- 9:30 a.m., Saturday, Dec. 8: Press conference, Soto high school, 5025 S. St. Louis Ave., Chicago
- 1 PM, Sunday, Dec. 9: Rally with Acero strikers, CTU HQ, 1901 W. Carroll, Chicago
Acero CEO embraces equal pay for himself and CPS CEO—but refuses to embrace equal pay for educators, say legislators, who call management’s ULP charges a press stunt by a desperate CEO.
CHICAGO—As UNO/Acero teachers and paraprofessionals continue to strike and bargain for a fair contract, prominent Latinx elected officials will gather to demand that UNO/Acero CEO Richard Rodriguez settle a fair contract with workers or resign.
At 10:00 a.m. today, Saturday, December 8, those elected officials will hold a press conference at Soto High School, an Acero school located in Gage Park at 5025 S. St. Louis Ave., to condemn CEO Rodriguez’ false claims against strikers and foot-dragging at bargaining—and to demand that he either negotiate a fair contract with educators or step down.
Those attending will include 4th District Congressman-elect Jesus Garcia, State Representatives-elect Delia Ramirez and Aaron Ortiz, State Rep. Celina Villanueva, 22nd Ward aldermanic candidate Michael Rodriguez, 22nd Ward Alderman Ricardo Muñoz, Cook County Commissioner Alma Anaya, 35th Ward Alderman Carlos Rosa, 10th Ward Alderman Sue Garza, and State Senator Omar Aquino.
CTU educators have been on the picket line for four days—with a growing number of parents and students joining them—as their bargaining team has been almost constantly at the table. Charter boss Richard Rodriguez, the CEO, continues to call the shots only remotely, and has been a no-show at every bargaining session in the last seven months.
Instead, Rodriguez has repeatedly rejected efforts at the bargaining table from afar to fully resource and stabilize our school communities—depriving students of a quality education.
Educators’ demands are simple and reasonable: lower class sizes for students, sanctuary for students and other members of our school community, and fair compensation for educators, especially teacher assistants and other support staff.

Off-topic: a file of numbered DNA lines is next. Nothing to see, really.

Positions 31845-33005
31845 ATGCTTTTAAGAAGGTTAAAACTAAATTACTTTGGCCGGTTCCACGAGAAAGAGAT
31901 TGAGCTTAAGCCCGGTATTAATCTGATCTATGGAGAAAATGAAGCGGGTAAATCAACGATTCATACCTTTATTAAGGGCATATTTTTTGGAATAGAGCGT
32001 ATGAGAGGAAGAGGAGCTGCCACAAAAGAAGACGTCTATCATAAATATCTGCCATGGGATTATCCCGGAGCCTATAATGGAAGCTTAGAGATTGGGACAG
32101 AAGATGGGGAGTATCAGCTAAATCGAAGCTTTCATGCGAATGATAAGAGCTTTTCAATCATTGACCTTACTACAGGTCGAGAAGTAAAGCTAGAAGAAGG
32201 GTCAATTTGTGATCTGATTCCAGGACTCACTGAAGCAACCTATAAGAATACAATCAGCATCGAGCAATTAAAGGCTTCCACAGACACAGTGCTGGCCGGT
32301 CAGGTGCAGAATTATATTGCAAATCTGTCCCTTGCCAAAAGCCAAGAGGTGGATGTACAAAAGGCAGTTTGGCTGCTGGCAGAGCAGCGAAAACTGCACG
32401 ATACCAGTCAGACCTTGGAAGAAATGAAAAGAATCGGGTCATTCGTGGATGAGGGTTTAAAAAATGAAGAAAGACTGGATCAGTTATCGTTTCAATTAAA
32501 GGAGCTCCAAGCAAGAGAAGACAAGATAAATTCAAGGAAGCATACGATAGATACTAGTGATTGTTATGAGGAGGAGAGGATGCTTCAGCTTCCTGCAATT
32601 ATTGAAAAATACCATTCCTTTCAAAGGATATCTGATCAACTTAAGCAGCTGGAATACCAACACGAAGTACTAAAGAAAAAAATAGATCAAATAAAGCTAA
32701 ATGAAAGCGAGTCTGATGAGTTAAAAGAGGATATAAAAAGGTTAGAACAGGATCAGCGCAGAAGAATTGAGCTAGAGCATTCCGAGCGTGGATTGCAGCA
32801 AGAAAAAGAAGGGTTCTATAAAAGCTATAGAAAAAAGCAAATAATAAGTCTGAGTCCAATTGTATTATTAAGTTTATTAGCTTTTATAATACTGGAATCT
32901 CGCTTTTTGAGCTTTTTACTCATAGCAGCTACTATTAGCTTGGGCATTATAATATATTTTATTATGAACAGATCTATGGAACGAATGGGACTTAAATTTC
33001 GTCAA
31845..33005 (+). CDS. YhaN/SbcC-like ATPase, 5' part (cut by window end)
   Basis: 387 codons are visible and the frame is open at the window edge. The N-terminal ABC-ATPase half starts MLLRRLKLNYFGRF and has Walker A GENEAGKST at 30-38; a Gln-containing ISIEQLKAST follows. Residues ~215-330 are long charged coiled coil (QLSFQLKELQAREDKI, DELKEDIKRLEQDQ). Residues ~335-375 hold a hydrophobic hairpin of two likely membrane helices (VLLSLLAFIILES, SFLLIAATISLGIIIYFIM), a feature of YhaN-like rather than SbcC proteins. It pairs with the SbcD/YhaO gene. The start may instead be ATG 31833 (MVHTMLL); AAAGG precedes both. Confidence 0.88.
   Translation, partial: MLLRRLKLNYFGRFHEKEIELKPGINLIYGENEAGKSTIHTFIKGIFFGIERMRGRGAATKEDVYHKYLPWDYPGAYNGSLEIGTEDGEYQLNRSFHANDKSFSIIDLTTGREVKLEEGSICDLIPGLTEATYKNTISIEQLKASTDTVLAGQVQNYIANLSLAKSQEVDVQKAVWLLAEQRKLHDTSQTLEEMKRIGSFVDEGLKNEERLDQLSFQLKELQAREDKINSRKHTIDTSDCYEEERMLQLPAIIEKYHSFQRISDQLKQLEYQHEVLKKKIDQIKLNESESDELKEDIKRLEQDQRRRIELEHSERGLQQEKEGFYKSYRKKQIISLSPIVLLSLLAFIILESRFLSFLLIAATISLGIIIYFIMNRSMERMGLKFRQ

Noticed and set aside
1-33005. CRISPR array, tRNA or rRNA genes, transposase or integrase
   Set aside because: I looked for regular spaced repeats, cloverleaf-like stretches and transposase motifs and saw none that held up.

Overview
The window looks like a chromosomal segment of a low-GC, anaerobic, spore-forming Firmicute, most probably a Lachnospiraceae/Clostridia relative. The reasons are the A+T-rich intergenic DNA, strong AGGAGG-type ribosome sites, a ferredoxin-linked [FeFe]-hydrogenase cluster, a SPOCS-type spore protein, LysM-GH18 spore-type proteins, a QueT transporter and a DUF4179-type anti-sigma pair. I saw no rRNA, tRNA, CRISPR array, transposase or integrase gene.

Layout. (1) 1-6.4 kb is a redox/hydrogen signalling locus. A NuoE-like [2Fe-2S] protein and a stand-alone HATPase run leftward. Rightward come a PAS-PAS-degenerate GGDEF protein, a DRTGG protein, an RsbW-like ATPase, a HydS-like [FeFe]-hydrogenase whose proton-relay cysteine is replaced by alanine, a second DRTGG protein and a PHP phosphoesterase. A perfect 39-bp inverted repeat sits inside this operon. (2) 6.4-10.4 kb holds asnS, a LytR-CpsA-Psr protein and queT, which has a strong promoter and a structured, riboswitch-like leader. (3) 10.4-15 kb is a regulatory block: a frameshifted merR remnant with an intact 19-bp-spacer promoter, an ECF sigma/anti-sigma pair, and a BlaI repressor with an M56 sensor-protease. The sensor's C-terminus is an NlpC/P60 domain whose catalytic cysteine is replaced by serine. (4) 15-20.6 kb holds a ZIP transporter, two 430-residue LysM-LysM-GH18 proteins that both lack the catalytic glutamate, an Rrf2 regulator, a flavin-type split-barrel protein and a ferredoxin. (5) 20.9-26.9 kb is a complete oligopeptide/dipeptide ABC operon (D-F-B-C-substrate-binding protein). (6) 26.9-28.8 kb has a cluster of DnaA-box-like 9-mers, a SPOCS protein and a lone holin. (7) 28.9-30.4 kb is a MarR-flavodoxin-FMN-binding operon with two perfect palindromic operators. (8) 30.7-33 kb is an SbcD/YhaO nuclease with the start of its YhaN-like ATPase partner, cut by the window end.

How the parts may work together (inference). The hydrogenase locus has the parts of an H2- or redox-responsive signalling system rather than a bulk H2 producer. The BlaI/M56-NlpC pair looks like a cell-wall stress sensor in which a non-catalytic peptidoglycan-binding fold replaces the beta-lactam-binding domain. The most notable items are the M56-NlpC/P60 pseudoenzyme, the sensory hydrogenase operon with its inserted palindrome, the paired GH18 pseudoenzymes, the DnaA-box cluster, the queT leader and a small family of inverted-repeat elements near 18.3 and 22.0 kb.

There has been some progress at the bargaining table. Rodriguez and Acero management admitted in their unfair labor practice claim late Friday that they had agreed to CTU demands for sanctuary schools, culturally relevant curriculum, and restorative justice practices only BECAUSE educators had walked out on strike.
Rodriguez has long been linked to the HDO—the Hispanic Democratic Organization—a clout-heavy patronage outfit created by former mayor Richard Daley that collapsed in the wake of political scandal. While Rodriguez has no educational background, he’s run the charter network since 2015—including as it rebranded from UNO first to UNSC and then to Acero last year, part of the charter operator’s own effort to try to shed the taint of scandal that rocked UNO in 2013 and forced out its founder, political heavyweight Juan Rangel.
Rodriguez is paid more as CEO of Acero’s 15 schools than CPS CEO Janice Jackson earns to run more than 500 public schools. Educators have demanded parity with their fellow educators in CPS—a standard Rodriguez has flatly rejected. Wages for UNO/Acero paraprofessionals can be as low as barely 10 percent of Rodriguez $260,000 annual salary.
On Friday, 14th Ward Alderman Ed Burke sat down with a delegation of educators and parents who asked him to push Rodriguez to stop stalling at the bargaining table, with Burke pledging his support.